And yet for all the ways the last two years have felt like a tornado blasting through my house and my soul, I also can’t really remember a time when he didn’t exist. Children have that effect, they carve their impressions in the landscape, and like the tallest mountain or the longest river they become a part of your world, a part that’s eternal and timeless and a backdrop for all of history, whether they were truly there or not.

So today for me feels a little like being stood at the base of Mount Everest, having just been told it’s only existed for two years. Whatever the Nepali is for, “Shut the f**k up, you’re drunk,” is basically where I’m at.

Something I regularly marvel at about my baby Everest is his capacity to teach me things. Considering his intelligence more closely resembles that of the average dog than an adult human it constantly surprises me how much wisdom he has to share. For example, did you know that you can use board books as stepping stones across laminate floor? And that spacemen sometimes work part time in toy shops? And that pesto tastes great with fruit custard? Of course none of these things appear to be clever or profound, but on closer inspection what they are are lessons in creativity, flexibility and imagination. He shows me a world without boundaries, a place where anything is possible (and where clichés aren’t clichés at all because there’s no one there jaded enough to call them such). He shows me how it’s okay to be dirty, and it’s okay to leave half or all of a meal, and okay to say no to unwanted affection. He teaches me to laugh with abandon and fart like a child, giddy with the realisation that the best punchline to any joke is a sound gifted to us by biology. He shows me over and over how gender expectations are meaningless by not giving a shit whether his toys are pink, blue or multicoloured or whether the characters in his favourite books and films are male or female, and by excitedly embracing a new train set as well as a new doll that he tenderly and lovingly pretends to breastfeed despite having never seen Mummy do it herself.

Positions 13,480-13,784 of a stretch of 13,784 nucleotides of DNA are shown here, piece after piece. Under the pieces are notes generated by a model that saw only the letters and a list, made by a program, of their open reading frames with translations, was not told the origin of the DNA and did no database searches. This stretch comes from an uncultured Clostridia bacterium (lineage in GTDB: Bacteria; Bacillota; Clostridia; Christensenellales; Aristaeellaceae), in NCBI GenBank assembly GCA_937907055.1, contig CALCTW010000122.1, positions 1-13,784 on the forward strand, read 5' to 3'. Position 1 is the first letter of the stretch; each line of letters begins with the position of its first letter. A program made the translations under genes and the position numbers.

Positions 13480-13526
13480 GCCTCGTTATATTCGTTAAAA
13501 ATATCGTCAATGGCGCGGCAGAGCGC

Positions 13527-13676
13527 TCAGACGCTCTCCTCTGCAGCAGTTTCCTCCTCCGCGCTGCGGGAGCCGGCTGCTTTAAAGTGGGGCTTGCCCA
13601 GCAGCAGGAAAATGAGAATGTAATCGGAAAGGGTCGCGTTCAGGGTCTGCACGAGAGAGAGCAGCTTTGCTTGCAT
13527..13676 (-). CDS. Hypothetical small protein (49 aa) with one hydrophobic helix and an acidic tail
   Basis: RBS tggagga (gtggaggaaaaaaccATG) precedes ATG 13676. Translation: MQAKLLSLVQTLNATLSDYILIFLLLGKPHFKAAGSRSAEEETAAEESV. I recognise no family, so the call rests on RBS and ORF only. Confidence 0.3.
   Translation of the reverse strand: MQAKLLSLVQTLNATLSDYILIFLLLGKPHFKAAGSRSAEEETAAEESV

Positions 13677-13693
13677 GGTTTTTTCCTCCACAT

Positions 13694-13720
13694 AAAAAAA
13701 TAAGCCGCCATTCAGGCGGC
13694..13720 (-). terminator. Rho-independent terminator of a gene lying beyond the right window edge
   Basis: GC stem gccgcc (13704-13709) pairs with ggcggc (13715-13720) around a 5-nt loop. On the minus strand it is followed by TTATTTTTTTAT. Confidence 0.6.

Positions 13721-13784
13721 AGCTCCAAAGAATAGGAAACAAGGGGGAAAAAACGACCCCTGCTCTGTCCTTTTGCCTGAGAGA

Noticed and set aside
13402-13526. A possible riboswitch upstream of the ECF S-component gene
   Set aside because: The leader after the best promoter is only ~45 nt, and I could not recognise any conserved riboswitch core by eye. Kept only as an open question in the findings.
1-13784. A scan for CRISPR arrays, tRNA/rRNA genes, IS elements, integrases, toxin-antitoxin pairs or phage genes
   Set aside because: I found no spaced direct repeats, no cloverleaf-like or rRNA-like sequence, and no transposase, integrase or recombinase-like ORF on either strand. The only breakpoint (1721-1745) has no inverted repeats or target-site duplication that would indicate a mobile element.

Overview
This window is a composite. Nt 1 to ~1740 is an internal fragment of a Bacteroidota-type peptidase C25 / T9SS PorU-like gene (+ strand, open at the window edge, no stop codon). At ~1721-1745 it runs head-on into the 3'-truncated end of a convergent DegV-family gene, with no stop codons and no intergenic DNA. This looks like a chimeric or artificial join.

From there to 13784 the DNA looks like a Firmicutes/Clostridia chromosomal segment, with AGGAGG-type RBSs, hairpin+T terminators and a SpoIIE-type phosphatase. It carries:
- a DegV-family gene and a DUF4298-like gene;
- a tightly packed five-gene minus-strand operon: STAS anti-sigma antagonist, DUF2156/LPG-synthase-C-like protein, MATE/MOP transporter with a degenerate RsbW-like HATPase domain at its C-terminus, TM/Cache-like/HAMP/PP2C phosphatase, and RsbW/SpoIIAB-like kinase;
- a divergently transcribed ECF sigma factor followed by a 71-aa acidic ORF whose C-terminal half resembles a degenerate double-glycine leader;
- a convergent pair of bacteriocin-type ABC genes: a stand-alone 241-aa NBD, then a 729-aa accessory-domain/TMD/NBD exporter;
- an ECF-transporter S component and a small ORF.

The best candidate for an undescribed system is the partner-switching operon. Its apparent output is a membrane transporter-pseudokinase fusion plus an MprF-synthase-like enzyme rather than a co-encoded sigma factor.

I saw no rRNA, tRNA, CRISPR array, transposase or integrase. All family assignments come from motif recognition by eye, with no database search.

He teaches me how to be a real person away from societal rules and the accumulated debris of a life clumsily lived. He’s helped me find a part of myself I didn’t know still existed until he invited me in to his world of play and freedom. He’s taught me the cliché of all clichés – how to be a child again.

And so to you, my darling boy, I wish you the happiest of birthdays. I hope you’ve enjoyed every second. Know there’s no party big enough, trip out long enough, or cake sweet enough to equal the joy you bring to me every day.

There’s nothing we could give you that could match the gift you are to us.

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30 Floors Up

Today is my 30th birthday, a day that should by all accounts feel like a notable step up the ladder of adulthood. I’m typing this from the bedroom while Tristan sleeps peacefully beside me, and the only awareness I have of my age is a strange feeling like I’m stood at the top of a 30 storey building looking down at the ground and pondering how high I am, and not really knowing how I got there.